• Banking practices in this area are unregulated and highly litigious: Marc Porter of Christie’s told The New York Times, “It’s a rough-and-tumble corner of the business.”


The fable of such a disastrous outcome is Annie Leibovitz highly publicized default.  Leibovitz took out a loan from the Art Capital Group in 2008, using her New York City properties, existing photographs, and future photographs– including their copyright as a guarantee.  She defaulted and the Art Capital Group sued for breach of contract on July 28, 2009.  Leibovitz was able to settle by selling portions of her real estate and a small amount of photographs– all when the art and real estate markets were low.  The original loan was for $24 million.  During refinancing Leibovitz continued to pay 44% interest, totally $16 million over the course of 18 months.   
Annie Leibovitz in front of her portrait of Demi Moore.



Some banks, however, argue that using artwork as collateral opens new doors to clients who would not normally be granted a loan.  For example, banks advertise that by using artwork as collateral museums (with their boards permission) can use loans to bridge budget gaps and make large purchases to expand their collections.  At a time when most museums are struggling financially and not able to sell artworks to cover overhead, loans guaranteed with artwork can be a viable solution.  Many banks believe that they are providing a service to museums in need- the knights in shining armor with a hidden agenda.  According to Gerald Peters, a collector himself, “The game they have to play is rough.  But the service they are providing is real, and there’s demand for it.”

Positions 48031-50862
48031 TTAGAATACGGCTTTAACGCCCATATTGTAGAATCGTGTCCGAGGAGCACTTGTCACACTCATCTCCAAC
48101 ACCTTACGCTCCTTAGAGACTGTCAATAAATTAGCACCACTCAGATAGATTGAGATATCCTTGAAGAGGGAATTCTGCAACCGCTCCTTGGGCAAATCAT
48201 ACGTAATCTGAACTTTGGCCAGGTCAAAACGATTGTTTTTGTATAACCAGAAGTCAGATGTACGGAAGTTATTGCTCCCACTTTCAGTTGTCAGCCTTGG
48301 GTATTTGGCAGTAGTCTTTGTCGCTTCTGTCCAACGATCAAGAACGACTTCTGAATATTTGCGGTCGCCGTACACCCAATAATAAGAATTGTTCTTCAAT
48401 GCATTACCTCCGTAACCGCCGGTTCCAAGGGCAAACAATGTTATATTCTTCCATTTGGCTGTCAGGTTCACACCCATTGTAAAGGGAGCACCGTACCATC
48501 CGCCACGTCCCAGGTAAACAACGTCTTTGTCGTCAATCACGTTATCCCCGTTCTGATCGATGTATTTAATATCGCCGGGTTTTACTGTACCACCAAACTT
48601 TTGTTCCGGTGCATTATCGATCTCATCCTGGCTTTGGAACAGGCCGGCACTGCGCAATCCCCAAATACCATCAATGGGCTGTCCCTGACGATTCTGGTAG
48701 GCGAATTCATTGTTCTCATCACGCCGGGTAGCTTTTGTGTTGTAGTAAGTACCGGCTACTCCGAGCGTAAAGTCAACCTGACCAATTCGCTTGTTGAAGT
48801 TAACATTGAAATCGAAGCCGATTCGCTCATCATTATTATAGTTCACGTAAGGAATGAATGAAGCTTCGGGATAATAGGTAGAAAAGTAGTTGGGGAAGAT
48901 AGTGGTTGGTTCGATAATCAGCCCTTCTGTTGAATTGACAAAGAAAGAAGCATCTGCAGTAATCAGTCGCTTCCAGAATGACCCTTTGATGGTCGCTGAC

Art based loans are also becoming increasingly popular as tools for art speculation.  The art saavy are trading art like hedge funds with the hope of quick profit.  Most art advisors discourage these practices because of the high risk.  Constanze Kubern, a London based art advisor, stated: 

“It’s a commonly used fund management tool; if you know a market is going up, and you can get a lending rate that is below that percentage, then you take on leverage [ie: a loan] to make a profit.  Unfortunately, you cannot pin down the value of a piece of art as precisely as that of a daily traded commodity, and therefore [borrowing] can prove quite difficult when it comes to managing an art collection.” 

Chris Shoen
Many banks are aggressive in pursuing repayment of art based loans, and it is not surprising that Barry and Schoen are now on Bank of America’s radar.Barry and Schoen hardly have a leg to stand on since they signed the Pledge Agreement using artwork as the security. When loans default, lawsuits follow; when the collateral is artwork, the asset is liquidated like any other property Bank of America, the attorneys of Hall Barry and Chris Schoen, and Christie’s have all refused to comment on the lawsuit.
Sources: “Bank of America Sues Atlanta Developer, Eyes Dolly Parton Portrait Proceeds,” Atlanta Business Chonicle, April 24, 2013; “Companies Default on Loans, Bank of America Goes After its Artwork,” ABC news, April 26, 2013; “Need a loan? Use Your Art,” The Art Newspaper, September, 28, 2012; “Photographer Annie Leibovitz Must Repay $24 Million Loan by Tuesday,” The Huffington Post, September 6, 2009; Christie’s Sale Results, Sale 2558, Lot 158; “That Old Master? It’s at the Pawn Shop,” The New York Times, February 23, 2009; “Art Capital Made at Least $16 Million Off Annie Leibovitz,” Reuters, April 6, 2010.